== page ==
In addition to the role of inflammation in promoting coagulation, considerable crosstalk between regulatory anticoagulant systems and inflammatory mediators might occur. For instance, antithrombin can act as an anti-inflammatory mediator by directly binding to leukocytes and reducing their cytokine and chemokine receptor expression77. Indeed, in experimental animal models, the administration of antithrombin can reduce DIC intensity and mortality, and these effects are accompanied by a decrease in the levels of IL-6 and IL-8. In addition, convincing evidence supports that the protein C system plays a crucial part in modulating inflammation78. APC has been shown to block endotoxin-induced increases in the levels of TNF, IL-1β, IL-6 and IL-8 in vitro and in vivo79,80. In line with these results, the inhibition of APC in animals with experimental sepsis has been shown to aggravate the systemic inflammatory host response, as indicated by enhanced levels of pro-inflammatory cytokines, increased leukocyte infiltration and tissue destruction in various organs81. Furthermore, a study showed that targeted disruption of the gene encoding protein C in mice (causing a heterozygous protein C deficiency) resulted in a more severe coagulopathy after the administration of endotoxin than in wild-type mice and that this increase in coagulopathy severity was associated with a markedly increased inflammatory response, as shown by enhanced levels of several pro-inflammatory cytokines82.

Pathophysiology of organ dysfunction

As DIC is an intermediary condition that arises on the background of other disorders (such as sepsis, trauma, obstetrical calamities and cancer), it has frequently been classified as a ‘haemostatic complication’ of these underlying disorders83. Nonetheless, the observations that DIC increases the risk of mortality to levels that are higher than that of the initiating disorder and that DIC is an independent predictor of mortality regardless of the underlying condition84,85 suggest that the triggering of distinct processes that culminate in multiple organ dysfunction as a prelude to death represent a distinct pathological entity. In sepsis that is not complicated by DIC, for example, DIC increases the risk of death from 27% to 43%86. DIC is therefore a development that has net liability to the patient regardless of the inciting factors. This concept is further demonstrated and strengthened by the fact that removing or treating the primary disease does not necessarily result in a better outcome or indeed in the resolution of DIC87. Altogether, these points indicate that, although the DIC process can be triggered and shaped by an underlying disease-specific process, its pathogenetic effects and systemic dissemination that lead to multiple organ dysfunction and death are probably governed by somewhat independent pathophysiological pathways and mediators. Such pathways might include, for example, acute phase reactants from the liver that are often remotely linked to coagulation or to the inciting and triggering effectors. Thus, it is often a major challenge to identify the predominant mechanism that is driving DIC from the heterogeneous, overlapping effects of the condition that can vary with time. The pathology associated with DIC is further complicated by the presence of several intertwined feedback loops between coagulation, inflammation, complement and immune systems. This interplay between mechanisms tends to vary over the course of the clinical presentation and can be further exacerbated by the underlying disease-specific process. Emerging evidence also suggests a pivotal role for systemic cellular activation and death through the release of damage-associated molecular patterns (DAMPs), including nuclear breakdown products such as DNA and histones that can be found in NETs, among other locations, making the management of this devastating condition particularly challenging.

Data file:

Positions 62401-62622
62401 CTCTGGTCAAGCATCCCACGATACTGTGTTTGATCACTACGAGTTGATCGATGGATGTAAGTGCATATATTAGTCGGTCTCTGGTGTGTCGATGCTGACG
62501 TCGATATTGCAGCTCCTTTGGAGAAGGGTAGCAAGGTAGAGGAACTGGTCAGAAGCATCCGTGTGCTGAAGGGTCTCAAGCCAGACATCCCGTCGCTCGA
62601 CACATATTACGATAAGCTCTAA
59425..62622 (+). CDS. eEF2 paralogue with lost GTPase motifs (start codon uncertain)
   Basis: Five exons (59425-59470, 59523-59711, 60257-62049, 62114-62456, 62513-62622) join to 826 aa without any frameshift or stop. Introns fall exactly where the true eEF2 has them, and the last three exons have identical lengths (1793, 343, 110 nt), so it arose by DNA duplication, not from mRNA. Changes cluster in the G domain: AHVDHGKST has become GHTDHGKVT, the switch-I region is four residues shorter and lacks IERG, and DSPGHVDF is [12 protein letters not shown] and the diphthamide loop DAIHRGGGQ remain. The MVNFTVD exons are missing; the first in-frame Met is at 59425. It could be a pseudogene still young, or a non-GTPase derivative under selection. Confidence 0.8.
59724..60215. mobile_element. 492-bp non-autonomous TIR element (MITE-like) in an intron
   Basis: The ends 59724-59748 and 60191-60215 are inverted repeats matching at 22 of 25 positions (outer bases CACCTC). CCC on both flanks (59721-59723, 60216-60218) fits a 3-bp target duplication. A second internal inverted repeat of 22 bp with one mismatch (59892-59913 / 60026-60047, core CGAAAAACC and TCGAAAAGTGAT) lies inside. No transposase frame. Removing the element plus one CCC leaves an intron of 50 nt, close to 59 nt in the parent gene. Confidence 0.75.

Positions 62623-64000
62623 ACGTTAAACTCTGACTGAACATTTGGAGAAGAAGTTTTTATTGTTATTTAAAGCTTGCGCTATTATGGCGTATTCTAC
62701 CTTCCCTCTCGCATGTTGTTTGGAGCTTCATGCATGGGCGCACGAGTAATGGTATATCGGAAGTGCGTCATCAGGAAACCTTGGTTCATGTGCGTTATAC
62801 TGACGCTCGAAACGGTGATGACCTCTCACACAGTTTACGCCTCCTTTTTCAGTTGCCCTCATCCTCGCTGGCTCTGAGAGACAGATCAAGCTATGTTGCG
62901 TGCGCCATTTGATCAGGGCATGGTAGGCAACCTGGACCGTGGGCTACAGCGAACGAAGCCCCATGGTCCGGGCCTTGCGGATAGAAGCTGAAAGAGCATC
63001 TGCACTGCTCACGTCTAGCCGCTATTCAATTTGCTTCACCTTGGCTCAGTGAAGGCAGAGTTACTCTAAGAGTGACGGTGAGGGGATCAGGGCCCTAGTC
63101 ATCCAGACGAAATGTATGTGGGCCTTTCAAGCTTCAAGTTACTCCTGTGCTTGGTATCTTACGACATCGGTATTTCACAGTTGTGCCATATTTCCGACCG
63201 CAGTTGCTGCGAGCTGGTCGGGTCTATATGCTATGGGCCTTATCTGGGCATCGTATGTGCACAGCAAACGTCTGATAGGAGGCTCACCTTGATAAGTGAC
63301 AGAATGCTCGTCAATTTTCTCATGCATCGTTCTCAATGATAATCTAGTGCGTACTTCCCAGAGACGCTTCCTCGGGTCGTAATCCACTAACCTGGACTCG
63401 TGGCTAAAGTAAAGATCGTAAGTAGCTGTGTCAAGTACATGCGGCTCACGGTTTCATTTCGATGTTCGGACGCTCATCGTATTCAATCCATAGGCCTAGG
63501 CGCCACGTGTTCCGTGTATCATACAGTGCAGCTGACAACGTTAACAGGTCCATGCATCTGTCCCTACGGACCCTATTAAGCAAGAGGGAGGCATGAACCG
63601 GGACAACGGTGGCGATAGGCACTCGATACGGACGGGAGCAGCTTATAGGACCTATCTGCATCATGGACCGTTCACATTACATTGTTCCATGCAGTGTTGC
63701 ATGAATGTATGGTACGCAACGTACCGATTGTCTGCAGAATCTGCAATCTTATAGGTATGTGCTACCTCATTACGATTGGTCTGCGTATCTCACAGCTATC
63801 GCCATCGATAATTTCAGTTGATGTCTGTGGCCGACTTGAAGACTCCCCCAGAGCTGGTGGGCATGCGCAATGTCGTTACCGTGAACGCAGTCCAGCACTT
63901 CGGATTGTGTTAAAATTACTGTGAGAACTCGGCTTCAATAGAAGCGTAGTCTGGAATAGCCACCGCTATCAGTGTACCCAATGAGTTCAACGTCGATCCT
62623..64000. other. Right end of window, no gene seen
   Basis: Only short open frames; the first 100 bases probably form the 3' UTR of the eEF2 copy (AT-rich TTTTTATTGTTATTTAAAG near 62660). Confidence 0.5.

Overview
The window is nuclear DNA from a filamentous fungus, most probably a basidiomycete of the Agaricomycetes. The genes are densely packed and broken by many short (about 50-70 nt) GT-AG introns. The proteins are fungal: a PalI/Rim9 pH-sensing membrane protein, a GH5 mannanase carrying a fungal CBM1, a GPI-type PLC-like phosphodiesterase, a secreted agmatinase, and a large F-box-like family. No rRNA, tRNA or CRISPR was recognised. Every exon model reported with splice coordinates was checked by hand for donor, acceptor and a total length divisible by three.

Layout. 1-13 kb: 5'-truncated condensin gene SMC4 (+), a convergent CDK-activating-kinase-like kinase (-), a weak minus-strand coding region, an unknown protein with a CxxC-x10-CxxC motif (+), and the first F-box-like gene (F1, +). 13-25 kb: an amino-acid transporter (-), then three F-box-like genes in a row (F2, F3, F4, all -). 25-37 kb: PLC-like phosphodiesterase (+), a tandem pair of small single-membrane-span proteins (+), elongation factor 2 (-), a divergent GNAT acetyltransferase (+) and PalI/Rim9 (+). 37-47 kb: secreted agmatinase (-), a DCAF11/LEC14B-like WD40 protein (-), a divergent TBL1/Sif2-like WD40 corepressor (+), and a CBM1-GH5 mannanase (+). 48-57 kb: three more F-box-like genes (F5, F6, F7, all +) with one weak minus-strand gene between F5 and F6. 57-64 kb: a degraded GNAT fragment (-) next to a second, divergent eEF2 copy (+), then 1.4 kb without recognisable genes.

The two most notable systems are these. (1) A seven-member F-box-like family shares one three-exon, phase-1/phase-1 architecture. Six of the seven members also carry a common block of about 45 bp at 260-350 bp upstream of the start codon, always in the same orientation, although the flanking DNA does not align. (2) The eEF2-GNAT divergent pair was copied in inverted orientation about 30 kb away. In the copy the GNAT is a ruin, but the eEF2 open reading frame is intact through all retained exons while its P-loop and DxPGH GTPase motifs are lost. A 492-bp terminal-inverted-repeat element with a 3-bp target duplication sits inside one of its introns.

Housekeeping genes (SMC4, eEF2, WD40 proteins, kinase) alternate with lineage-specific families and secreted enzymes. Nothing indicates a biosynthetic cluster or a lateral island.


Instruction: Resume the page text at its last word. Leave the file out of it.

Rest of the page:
To understand the mechanisms of multiple organ dysfunctions in DIC, a clear appreciation of the main themes in the pathophysiology of DIC is required in the approach to the patient with DIC. These themes need to explain the mixed pathology, which includes microvascular thrombosis, haemorrhages and oedema caused by vascular leakage (summarized below).